The timeline of Naika’s life released Wednesday by DCF says the girl’s case manager tried to set up a visit between the mother and daughter for the Christmas holiday. Alexis declined, saying “she had been drinking and smoking and therefore was not in a presentable condition,” the report says, adding the exchange occurred at 1 p.m. A week later, Alexis didn’t respond when the worker tried to contact her.
Alexis disputes DCF’s characterization. She said that the judge overseeing the teen’s foster care case had ordered that visits between the two be mediated by a therapist to ease tensions, and that no therapist was available that day. “I told them the therapist needed to be there,” she said.
In early January, the family’s caseworker with the privately run Center for Family and Child Enrichment tried to meet with Alexis. The foster care case, which was intended to conclude with Naika and her mother reunifying, wasn’t “moving forward,” the unidentified caseworker texted. Counselors were concerned that the girl was posting sexually inappropriate content on the internet, and it would “be up to her to make better decisions.”
“I’m not condoning or justifying Naika’s behavior and actions,” the caseworker wrote. “I can only support her by making sure her basic needs are met and that she is safe. She has to be the one to practice better decisions even with all that is being provided to her.”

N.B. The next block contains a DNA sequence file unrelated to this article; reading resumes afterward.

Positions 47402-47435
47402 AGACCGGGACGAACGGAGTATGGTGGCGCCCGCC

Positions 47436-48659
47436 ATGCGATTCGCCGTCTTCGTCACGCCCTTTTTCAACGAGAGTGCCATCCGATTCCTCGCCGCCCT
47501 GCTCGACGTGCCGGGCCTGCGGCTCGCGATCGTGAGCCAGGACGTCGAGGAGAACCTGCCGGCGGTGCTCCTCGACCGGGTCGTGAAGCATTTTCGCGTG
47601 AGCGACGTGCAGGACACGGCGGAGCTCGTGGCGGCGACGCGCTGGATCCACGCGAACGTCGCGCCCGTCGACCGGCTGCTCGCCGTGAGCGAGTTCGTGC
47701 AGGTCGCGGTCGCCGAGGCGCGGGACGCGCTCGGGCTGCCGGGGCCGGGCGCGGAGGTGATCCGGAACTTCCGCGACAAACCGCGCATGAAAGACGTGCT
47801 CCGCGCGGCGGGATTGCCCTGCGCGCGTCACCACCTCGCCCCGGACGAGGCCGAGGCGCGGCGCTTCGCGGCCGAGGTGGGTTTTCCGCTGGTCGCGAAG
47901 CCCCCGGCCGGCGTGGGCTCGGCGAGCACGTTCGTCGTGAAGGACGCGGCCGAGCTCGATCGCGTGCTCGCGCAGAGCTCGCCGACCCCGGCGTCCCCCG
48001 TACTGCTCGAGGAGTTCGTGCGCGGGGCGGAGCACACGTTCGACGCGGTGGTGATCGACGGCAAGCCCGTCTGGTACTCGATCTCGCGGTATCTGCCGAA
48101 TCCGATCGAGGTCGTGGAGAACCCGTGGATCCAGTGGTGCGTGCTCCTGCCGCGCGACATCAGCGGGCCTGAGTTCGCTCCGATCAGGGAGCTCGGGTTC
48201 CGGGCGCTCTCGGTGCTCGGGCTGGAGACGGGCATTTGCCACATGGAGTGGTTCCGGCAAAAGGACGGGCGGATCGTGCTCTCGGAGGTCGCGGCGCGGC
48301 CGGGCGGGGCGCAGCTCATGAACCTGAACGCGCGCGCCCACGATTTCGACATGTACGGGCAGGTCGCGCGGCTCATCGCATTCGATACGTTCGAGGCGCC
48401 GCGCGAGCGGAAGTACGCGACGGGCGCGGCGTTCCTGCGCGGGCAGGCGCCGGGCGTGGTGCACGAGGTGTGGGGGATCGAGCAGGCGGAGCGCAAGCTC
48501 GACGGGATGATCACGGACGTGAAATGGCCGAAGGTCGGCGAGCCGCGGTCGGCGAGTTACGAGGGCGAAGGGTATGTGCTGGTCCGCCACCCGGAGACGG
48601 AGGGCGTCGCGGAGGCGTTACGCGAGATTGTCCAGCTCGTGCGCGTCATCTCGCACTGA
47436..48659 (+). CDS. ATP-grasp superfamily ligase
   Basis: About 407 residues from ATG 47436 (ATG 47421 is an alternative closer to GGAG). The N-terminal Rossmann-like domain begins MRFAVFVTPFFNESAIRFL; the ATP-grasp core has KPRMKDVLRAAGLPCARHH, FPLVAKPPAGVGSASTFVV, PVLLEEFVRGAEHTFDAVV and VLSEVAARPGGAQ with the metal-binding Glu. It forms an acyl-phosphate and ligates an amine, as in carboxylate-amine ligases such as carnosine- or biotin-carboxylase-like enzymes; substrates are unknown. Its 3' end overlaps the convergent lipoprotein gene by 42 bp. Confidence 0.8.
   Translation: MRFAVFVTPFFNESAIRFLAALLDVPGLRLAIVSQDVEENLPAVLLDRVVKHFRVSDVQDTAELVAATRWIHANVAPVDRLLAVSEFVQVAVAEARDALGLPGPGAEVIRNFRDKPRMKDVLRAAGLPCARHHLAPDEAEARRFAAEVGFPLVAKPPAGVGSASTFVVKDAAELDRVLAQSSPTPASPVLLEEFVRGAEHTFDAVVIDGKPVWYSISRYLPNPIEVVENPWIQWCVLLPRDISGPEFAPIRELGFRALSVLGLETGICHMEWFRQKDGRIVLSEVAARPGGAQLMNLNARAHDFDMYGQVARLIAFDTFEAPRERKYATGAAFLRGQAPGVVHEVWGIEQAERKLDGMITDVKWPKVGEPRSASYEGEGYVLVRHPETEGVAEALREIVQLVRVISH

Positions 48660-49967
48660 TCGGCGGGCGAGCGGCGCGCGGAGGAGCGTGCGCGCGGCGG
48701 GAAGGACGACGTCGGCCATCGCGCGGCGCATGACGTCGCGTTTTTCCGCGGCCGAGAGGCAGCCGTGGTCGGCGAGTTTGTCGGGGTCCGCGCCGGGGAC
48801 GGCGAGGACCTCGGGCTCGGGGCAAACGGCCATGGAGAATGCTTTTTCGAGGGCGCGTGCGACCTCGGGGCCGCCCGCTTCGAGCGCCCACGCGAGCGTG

Alexis replied: “I’m good. I have nothing else to say to the state or time or going out my way for... Naika is y’all problem...I’m done with the games.”
Soon after, it appears that the family’s caseworker walked away, as well.
“She has the help but doesn’t show interest in it,” the caseworker texted, she is really doing what she just want to do. The case is going to be transferred to another case manager. I’m hoping she can do better than I did with Helping Naika.”
When the worker tried one last time to meet with Alexis, the mother rebuffed her. “How clear can I make it that I am not going to come or do anything more in this case,” she wrote.
Notations in Naika’s foster care file from mid-January indicated Naika continued to long for her mother. “Naika often reported that she missed her mother greatly and really wanted to go back home,” the timeline says. “Naika reported that she was feeling a bit sad because her mother didn’t want her back, and wanted her to age out of the foster care system.”
A day after that is noted — and two days before Naika died — her case manager drove her back to the Children’s Courthouse for a hearing in a criminal case arising from Naika’s recent arrest at a foster home. Naika asked whether she could visit with her brother, but was told her mom refused to say where he was.
Naika “showed the casemanager a text message that her mother sent her when she attempted to contact her.”
It was a row of emojis in the shape of a hand, its middle finger extended.